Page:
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Government staff knew of bomb threat: report

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Government staff knew of bomb threat: report
16:04 CET+01:00
A Swedish government employee allegedly knew ahead of time about last month's suicide bomb attack in Stockholm, but failed to inform Swedish security service Säpo, according to new media reports.

Citing several sources with knowledge of the ongoing investigation of the bomb attacks carried out by Taimour Abdulwahab, Swedish tabloid Expressen reported that an employee at a government agency knew in advance about the attack.

The day following the December 11th attacks, Swedish news agency TT reported that an Armed Forces employee had sent a warning to an acquaintance several hours before the bomb attack.

In the message, the military staffer warned the acquaintance to avoid Stockholm's main pedestrian shopping street.

"If you can, avoid Drottninggatan today. A lot could happen there...just so you know," the message said, according to TT.

Following an internal investigation carried out by the Military Intelligence and Security Service (Militära underrättelse- och säkerhetstjänsten -- MUST) the Swedish Armed Forces (Försvarsmakten) dismissed the allegations, Expressen reported on Wednesday.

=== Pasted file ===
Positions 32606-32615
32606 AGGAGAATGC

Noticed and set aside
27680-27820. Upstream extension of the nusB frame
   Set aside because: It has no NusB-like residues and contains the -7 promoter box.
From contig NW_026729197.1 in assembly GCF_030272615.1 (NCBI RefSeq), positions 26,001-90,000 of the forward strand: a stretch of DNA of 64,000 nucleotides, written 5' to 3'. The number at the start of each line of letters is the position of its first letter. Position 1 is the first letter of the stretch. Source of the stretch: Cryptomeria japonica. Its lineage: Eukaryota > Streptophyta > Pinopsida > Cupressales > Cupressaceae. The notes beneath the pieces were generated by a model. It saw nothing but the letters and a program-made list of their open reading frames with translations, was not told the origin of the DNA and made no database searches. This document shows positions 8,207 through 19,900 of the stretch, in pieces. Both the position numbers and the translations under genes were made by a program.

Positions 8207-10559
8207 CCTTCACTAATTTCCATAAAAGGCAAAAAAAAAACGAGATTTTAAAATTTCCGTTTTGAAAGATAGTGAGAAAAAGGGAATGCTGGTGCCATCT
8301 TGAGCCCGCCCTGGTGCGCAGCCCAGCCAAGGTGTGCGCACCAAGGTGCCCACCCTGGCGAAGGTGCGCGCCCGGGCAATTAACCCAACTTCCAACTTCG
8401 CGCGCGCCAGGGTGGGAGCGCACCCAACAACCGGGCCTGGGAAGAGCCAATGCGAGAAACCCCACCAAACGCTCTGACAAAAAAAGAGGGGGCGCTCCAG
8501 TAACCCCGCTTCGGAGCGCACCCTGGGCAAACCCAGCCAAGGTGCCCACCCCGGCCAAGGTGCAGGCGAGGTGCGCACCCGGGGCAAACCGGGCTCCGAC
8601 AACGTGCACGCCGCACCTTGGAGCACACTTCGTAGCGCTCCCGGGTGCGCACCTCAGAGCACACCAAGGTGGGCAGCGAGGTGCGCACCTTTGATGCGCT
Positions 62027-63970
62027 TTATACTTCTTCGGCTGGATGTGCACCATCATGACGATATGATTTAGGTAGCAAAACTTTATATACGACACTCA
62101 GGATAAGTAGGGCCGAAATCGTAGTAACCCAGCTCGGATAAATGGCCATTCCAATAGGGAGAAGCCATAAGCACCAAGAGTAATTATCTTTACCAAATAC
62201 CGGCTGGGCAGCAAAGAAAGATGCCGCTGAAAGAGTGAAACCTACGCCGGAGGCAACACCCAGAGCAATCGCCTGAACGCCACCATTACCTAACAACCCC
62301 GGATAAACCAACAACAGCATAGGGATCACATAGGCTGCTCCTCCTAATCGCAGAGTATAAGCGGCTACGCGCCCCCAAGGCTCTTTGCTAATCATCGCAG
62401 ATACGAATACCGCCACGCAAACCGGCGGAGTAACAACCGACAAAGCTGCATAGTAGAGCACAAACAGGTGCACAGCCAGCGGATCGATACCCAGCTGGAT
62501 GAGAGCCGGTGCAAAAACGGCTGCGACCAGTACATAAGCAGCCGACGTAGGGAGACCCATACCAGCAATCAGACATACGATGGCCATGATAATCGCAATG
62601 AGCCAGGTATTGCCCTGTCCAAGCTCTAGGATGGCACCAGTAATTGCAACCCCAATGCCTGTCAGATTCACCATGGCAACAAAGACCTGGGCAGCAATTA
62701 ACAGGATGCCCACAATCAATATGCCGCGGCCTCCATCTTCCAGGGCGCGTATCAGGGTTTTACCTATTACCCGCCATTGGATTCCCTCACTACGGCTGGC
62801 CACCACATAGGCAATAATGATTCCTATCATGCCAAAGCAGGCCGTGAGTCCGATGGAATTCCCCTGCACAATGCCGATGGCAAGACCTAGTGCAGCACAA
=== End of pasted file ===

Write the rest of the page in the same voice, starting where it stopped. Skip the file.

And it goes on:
Säpo, which is still investigating the reports, said it never received a warning. Despite the denial, Säpo is continuing its own investigation into the allegations.

"This information is contained in the investigation into the events on December 11th," Säpo spokesperson Sirpa Franzén told Expressen.

According to the newspaper, Säpo believes the warning to have come from an employee at another Swedish agency who received information about the impending attack.

Franzén declined to comment on the allegations to Expressen.

TT's editorial chief Mats Johansson said on Wednesday that he stood by the credibility of the agency's sources, maintaining that the warning came from someone within Sweden's Armed Forces.

Lund University professor and intelligence expert Wilhelm Agrell interprets Expressen’s report as a tentative confirmation of the initial reports.

“It indicates that there has been some sort of verification of the original information that come from TT. It’s a clarification of where the warning may have come from,” Agrell told TT.

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